3 Dutch Babies New Yorkers Should Know (And Love)
“Oooooh, a Dutch baby!” I remarked to a table of friends while perusing the menu one recent Sunday morning in NoLIta’s De Maria.
“What in the world is a Dutch baby?” One asked, unable or unwilling to hide his skepticism.
As others blinked back at me, I realized that many in my brunch brigade had never heard of this sometimes sweet, sometimes savory, always satisfying breakfast, lunch, and dinner dish. It’s been popping up on menus around town for some time now, but most spots known to serve them a decade or so ago have gone on to the big restaurant depot in the sky (R.I.P. Resto, Roebling Tea Room, and Sullivan Bistro).
Luckily, there are at least a noteworthy three keeping this fluffy, comforting tradition alive in the 212:
I should have asked chef Camille Becerra to kindly explain the dish to my slightly incredulous friend, as she so succinctly put it to me: “It’s sort of like a pancake—it’s very visual and kind of puffy which makes it not too dense. It has the ability to be savory or sweet. Our version is a bit of both.” The savory elements of creamy croque mornay and ham are sandwiched between De Maria’s slightly sweeten batter and a finishing drizzle of chili honey, creating a delightful push-pull for your palate. Becerra also pointed out that it’s perfect for #hygge weather, adding, “It’s warming in the same way that pancakes are. It’s a bit decadent and rich, which makes it satisfying for the cold weather.” Sold.
Left Bank (pictured)
Here’s where you go if you want to scope out the versatility of the Dutch baby, as Left Bank currently has one that’s sweet, with roasted apples and pears, lemon, butter, and maple syrup; and one that’s a savory iteration, with rosemary ham and béchamel. It’s this versatility that helps make the Dutch baby so great, as chef Laurence Edelman explained: “It's a great vessel for fresh or stewed fruit, maple syrup, or butter and sugar. We also like to serve it with ham and cheese, kind of a croque monsieur. Come to think of it, why not add a fried egg and its a croque madame? Basically it's egg, flour, and milk in a blender for ten seconds. The trick is how you cook it; it takes 20 minutes.” So whichever version you choose, better order a cocktail for the worth-it wait.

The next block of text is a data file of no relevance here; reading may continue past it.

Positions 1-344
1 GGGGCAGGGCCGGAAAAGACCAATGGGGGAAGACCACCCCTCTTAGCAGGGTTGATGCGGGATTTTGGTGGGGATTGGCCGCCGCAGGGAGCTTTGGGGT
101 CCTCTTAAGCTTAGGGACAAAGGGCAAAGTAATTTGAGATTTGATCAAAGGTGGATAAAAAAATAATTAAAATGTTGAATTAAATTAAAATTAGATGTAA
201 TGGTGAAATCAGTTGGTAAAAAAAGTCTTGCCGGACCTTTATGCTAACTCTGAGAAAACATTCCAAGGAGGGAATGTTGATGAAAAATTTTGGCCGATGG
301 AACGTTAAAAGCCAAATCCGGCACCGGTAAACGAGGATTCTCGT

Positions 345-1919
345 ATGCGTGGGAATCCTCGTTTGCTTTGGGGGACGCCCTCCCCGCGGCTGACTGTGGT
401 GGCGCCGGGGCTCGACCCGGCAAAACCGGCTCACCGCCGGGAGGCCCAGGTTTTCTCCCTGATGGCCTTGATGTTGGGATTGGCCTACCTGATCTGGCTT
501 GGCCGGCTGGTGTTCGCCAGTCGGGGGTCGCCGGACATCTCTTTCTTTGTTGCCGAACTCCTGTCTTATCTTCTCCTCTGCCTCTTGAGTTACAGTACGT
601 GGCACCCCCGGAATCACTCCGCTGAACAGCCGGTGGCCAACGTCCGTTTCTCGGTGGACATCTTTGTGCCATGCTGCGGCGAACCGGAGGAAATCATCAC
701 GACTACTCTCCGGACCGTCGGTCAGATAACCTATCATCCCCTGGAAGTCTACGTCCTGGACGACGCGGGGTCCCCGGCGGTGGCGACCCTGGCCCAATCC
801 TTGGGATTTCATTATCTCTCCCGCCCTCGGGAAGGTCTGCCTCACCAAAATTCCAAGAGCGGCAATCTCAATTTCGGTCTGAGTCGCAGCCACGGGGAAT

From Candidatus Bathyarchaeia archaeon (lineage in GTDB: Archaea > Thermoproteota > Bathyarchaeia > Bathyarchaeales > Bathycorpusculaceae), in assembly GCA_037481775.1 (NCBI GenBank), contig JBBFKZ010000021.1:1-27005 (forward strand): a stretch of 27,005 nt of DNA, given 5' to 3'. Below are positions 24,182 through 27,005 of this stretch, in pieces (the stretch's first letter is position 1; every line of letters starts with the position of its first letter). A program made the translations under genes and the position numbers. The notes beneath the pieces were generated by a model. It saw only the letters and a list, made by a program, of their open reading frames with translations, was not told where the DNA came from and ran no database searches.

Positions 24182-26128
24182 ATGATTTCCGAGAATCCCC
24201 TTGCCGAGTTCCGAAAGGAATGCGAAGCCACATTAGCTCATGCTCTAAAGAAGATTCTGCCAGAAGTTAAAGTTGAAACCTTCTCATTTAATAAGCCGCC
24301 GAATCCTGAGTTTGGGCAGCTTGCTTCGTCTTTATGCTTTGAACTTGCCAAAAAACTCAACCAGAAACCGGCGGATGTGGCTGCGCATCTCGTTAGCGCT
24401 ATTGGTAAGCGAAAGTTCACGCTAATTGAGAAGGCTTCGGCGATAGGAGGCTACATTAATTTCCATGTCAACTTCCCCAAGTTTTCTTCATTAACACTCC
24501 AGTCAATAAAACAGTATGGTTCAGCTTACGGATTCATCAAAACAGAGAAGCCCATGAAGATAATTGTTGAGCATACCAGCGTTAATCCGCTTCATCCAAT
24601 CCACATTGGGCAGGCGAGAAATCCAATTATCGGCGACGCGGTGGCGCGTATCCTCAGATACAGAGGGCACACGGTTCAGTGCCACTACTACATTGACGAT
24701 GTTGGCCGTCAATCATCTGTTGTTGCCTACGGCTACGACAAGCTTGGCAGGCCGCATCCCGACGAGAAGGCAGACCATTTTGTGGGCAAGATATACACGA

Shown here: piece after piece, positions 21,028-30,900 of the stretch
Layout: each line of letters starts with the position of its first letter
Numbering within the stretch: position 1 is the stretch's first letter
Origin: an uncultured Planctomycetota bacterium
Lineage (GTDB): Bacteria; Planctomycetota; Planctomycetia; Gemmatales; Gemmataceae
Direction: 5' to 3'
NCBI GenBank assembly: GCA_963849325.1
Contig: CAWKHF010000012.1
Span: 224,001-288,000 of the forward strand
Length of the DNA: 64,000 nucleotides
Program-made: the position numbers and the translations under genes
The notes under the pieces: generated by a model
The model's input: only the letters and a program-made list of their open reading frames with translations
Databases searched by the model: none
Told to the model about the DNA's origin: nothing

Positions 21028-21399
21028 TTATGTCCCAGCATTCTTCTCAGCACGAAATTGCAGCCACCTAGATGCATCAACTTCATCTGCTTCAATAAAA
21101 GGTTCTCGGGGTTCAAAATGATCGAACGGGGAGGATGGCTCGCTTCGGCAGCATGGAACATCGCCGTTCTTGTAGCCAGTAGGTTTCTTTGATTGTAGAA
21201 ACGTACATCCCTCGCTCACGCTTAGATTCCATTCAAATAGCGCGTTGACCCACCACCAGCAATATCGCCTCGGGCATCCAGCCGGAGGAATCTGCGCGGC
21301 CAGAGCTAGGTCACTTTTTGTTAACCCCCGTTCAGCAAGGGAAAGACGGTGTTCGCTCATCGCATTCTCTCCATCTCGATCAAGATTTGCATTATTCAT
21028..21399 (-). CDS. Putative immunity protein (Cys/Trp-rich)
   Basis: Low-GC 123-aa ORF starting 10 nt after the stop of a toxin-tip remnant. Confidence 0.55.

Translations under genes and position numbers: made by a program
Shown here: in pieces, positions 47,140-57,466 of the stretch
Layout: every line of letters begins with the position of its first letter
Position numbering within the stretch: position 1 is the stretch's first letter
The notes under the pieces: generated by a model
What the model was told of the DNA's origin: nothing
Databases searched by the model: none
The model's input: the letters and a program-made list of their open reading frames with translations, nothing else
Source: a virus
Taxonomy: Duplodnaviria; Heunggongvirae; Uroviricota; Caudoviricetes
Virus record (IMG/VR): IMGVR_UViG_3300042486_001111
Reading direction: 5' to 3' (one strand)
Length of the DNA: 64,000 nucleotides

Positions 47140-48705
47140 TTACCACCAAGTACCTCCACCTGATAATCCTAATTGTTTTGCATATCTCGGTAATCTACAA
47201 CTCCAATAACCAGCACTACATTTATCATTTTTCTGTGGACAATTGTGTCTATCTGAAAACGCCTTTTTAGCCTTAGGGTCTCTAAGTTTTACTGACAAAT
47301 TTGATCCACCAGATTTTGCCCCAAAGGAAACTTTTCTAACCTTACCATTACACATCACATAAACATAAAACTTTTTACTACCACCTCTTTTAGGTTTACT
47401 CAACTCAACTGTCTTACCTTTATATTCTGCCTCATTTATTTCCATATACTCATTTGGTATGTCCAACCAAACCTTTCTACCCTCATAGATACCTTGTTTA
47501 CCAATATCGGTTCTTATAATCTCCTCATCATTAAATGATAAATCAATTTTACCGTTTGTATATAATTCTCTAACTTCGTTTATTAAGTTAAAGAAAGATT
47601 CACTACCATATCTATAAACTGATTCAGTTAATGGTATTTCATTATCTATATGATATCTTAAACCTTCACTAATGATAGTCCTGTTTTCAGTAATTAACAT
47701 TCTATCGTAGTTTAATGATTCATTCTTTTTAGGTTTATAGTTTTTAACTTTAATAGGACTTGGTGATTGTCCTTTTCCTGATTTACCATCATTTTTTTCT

“The whole objective of Prune is and always has been to cook the food of hunger and desire, strip it of the usual restaurant window dressing, and put it in front of you” reads the most recent two-star New York Times review of the East Village eatery. It’s this ethos that has made chef Gabrielle Hamilton the arguable reigning matriarch of downtown brunch, as she’s been serving Dutch babies for almost two decades’ worth of Sundays. Listed as a “Dutch Style Pancake,” its first inception was a version with blueberries and sour cream, but now is served with beautiful slices of pears baked right into the top of it while accompanied by warm maple syrup.